Richard A. Ericson Jr., 82, a former ambassador and career Foreign Service officer whose decision to disregard directions from Washington helped prevent a dangerous breach in relations between Japan and South Korea in the 1970s, died of a heart attack Dec. 1 at his home in Rockville.

Mr. Ericson was deputy chief of mission in Seoul on Aug. 15, 1974, when an ethnic Korean who lived in Japan opened fire at South Korean President Park Chung Hee at South Korea's National Theater. The assassin, who used a pistol stolen from a Japanese police officer, missed the president but killed his wife.

Tensions between the countries immediately escalated. The Japanese Embassy was besieged by Korean rioters, several of whom cut off their fingers to show their animosity, and then smeared the embassy wall with blood. The Japanese protested their innocence but refused to accept any responsibility for allowing the existence of a pro-North Korean group thought to be behind the attack. Preparations were underway to nationalize Japanese assets in South Korea if the crisis wasn't settled, according to "The Two Koreas" (1997), by The Washington Post's former diplomatic correspondent Don Oberdorfer, who witnessed the shooting.

Washington, preoccupied with the resignation of President Richard M. Nixon, ordered diplomats to stay out of the dispute.

"Disregarding instructions, Ericson . . . placed his career on the line and worked out a face-saving accommodation," Oberdorfer wrote. "In secret meetings with Japanese Embassy officials and South Korean prime minister Kim Jong-pil, Ericson arranged a carefully phrased Japanese letter of regret, pledges of a limited crackdown on 'criminal acts' of North Korean elements in Japan, and a peacemaking visit to Seoul by a respected Japanese elder statesman."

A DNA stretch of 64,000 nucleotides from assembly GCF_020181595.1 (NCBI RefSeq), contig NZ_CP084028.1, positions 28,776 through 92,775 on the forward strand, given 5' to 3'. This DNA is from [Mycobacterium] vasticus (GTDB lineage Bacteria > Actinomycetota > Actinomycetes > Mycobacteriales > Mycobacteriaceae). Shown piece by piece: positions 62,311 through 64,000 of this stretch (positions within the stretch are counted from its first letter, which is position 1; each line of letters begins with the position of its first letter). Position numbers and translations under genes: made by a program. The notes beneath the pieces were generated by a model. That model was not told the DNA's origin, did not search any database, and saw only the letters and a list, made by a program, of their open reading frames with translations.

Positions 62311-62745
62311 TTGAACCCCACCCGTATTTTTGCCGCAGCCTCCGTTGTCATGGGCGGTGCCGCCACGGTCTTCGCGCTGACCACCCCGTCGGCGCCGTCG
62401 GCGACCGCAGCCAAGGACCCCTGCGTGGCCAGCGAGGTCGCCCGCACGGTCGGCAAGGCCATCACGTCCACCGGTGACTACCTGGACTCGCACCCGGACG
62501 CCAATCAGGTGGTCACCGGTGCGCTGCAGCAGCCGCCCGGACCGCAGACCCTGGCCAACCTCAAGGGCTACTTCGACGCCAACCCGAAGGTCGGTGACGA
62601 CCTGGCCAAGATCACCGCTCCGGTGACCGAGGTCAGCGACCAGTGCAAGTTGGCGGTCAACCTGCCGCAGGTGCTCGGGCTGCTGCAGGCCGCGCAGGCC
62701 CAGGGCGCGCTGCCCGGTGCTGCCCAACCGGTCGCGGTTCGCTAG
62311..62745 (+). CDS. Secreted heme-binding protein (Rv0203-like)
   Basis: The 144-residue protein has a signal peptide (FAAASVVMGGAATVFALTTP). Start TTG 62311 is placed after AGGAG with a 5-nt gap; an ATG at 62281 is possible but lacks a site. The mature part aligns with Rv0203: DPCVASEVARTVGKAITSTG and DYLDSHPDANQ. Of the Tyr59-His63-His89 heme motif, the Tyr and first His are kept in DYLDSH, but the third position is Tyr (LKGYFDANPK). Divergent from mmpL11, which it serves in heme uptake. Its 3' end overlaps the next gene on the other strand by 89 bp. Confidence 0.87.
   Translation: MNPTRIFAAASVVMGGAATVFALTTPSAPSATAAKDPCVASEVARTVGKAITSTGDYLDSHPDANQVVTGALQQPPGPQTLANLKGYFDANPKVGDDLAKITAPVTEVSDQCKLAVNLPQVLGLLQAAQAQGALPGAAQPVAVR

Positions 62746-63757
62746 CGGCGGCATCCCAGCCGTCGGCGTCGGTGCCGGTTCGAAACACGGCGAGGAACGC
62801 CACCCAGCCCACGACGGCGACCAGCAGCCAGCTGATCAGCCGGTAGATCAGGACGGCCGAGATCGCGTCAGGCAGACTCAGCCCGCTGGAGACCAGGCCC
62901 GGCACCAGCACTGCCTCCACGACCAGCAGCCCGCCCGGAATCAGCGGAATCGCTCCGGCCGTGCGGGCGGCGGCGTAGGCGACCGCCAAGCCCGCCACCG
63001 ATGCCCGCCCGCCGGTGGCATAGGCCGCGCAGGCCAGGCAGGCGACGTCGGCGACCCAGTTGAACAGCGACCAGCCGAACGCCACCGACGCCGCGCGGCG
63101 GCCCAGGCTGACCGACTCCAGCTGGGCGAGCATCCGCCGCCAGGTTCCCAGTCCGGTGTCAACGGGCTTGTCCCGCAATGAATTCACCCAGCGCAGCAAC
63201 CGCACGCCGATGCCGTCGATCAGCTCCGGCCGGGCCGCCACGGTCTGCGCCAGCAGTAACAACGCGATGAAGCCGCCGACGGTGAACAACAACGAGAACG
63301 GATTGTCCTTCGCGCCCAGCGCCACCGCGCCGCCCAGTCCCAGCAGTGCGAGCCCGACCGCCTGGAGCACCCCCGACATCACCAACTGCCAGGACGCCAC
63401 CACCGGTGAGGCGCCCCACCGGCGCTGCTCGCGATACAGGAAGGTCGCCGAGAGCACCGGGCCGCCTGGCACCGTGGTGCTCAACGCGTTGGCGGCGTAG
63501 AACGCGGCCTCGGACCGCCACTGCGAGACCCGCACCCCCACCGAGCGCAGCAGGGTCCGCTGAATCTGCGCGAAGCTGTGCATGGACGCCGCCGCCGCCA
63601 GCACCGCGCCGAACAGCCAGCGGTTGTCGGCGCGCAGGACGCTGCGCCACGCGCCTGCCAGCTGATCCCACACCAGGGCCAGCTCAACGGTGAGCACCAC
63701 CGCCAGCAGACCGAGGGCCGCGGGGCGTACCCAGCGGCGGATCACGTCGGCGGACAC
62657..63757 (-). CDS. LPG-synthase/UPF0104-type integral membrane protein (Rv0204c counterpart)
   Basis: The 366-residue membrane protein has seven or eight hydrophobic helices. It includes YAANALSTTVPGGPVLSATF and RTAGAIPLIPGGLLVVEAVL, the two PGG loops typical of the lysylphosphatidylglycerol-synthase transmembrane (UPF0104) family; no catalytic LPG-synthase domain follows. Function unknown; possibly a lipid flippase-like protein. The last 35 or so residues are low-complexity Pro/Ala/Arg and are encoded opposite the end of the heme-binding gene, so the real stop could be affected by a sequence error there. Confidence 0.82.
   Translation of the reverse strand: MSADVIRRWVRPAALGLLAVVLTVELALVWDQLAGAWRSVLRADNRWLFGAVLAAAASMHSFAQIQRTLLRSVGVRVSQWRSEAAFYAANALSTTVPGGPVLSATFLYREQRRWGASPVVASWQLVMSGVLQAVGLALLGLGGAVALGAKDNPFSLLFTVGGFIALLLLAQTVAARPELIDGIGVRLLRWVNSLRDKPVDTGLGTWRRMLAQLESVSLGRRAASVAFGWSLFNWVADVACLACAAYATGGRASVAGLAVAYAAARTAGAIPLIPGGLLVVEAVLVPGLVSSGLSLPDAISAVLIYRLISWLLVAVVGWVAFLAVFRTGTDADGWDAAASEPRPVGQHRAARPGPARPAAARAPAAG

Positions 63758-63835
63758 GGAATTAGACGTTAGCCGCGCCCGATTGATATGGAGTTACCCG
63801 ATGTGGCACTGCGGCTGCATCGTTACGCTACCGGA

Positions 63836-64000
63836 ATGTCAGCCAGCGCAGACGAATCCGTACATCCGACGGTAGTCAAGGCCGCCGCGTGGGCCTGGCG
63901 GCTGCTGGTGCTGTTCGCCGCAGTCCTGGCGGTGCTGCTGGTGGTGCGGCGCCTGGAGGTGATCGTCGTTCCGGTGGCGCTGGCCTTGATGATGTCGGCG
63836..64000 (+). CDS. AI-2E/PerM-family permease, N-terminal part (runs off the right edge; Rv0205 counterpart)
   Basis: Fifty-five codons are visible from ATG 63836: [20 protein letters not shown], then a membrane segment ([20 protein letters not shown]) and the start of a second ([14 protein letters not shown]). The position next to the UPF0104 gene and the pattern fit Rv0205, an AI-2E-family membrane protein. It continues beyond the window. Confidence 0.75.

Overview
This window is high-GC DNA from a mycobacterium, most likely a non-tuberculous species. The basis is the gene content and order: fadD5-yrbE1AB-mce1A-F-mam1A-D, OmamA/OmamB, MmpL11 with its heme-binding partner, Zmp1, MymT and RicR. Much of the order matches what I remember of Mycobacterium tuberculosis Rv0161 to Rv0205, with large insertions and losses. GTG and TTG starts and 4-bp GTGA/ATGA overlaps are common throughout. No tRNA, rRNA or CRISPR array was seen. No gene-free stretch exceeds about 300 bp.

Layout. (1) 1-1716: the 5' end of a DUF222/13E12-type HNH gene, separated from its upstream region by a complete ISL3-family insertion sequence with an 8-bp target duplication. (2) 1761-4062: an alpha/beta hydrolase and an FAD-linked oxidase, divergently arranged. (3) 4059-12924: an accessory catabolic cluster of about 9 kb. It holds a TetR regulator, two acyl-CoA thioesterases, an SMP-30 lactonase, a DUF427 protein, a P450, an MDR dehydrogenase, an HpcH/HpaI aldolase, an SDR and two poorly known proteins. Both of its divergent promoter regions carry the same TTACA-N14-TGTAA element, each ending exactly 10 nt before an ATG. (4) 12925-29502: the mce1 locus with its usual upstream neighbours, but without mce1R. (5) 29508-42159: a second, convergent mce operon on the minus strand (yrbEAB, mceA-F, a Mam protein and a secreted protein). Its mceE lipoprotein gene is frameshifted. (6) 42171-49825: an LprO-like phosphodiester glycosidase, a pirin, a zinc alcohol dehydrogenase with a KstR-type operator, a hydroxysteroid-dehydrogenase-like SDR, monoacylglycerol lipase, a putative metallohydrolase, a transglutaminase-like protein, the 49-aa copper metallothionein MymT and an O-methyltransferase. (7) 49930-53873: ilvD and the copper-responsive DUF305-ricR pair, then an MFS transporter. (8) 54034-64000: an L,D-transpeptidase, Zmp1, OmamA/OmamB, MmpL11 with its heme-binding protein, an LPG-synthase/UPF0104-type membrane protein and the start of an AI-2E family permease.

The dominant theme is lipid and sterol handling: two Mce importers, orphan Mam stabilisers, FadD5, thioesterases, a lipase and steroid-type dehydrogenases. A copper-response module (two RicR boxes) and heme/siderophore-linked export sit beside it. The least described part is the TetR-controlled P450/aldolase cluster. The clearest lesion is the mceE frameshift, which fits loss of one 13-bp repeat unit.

The Japanese foreign minister and South Korean government lavishly thanked Mr. Ericson for his role, said Donald P. Gregg, former ambassador to Seoul.

"In my more than 50 years of exposure to events in Asia, Dick Ericson's handling of that crisis stands out in my mind as one of the very best examples of successful diplomacy under pressure that I have ever witnessed," Gregg said.

Mr. Ericson, whom Oberdorfer described as "not a typical suave, striped-pants diplomatic type," had much experience in South Korea and Japan before that incident. Unlike many foreign service officers posted in three-year increments to countries that share little in common, Mr. Ericson carved out a specialty in South Korea and Japan early in his career and largely was able to stick to it.

Born in Honolulu, he served in the Army during World War II, with tours of duty in Korea and postwar Japan. He entered the Foreign Service in 1947 and was assigned to Yokohama, Japan. He learned Japanese at Harvard University, then returned to the embassy in Tokyo in 1953.

Back in Washington a few years later, he received a degree from Georgetown University's School of Foreign Service and worked in various State Department assignments.

Mr. Ericson worked at the U.S. Embassy in London, coordinating U.S. and British interests in the Far East, South Asia and Latin America. From 1965 to 1968, he was political counselor at the embassy in Seoul. He then spent two years at the embassy in Tokyo. After a stint in Washington as director for Japanese affairs at the State Department, he became deputy chief of mission in Seoul at the end of 1973. He was in charge of the embassy in August 1974 after Philip C. Habib left to become assistant secretary of state.

He returned to Washington in 1976 as deputy director of political and military affairs at the State Department. In 1978, President Jimmy Carter named him ambassador to Iceland.

Mr. Ericson retired from the Foreign Service in 1981 and became executive of the Japan-U.S. Friendship Commission in Washington. He retired in 1985.

Mr. Ericson delighted in a description of himself as a "fat, cigar-chomping diplomat, whose Tammany Hall manner belied a keen and incisive mind," his family said. Friends recalled a man with a good sense of humor and gruff exterior who held colleagues to high standards. He loved betting on horse races and reading poetry to his children. His wife, Elizabeth Wade Ericson, who died in 1992, helped establish the program that allowed the adoption of Korean orphans by U.S. citizens.

Survivors include five children, Richard A. Ericson III of Hopkinton, R.I., Martha E. Ericson of Cleveland, William W. Ericson of San Francisco, Kristin E. Secan of Brookeville and Charlotte E. Taylor of Bethesda; and eight grandchildren.

Ericson defused tensions after an assassination attempt in 1974.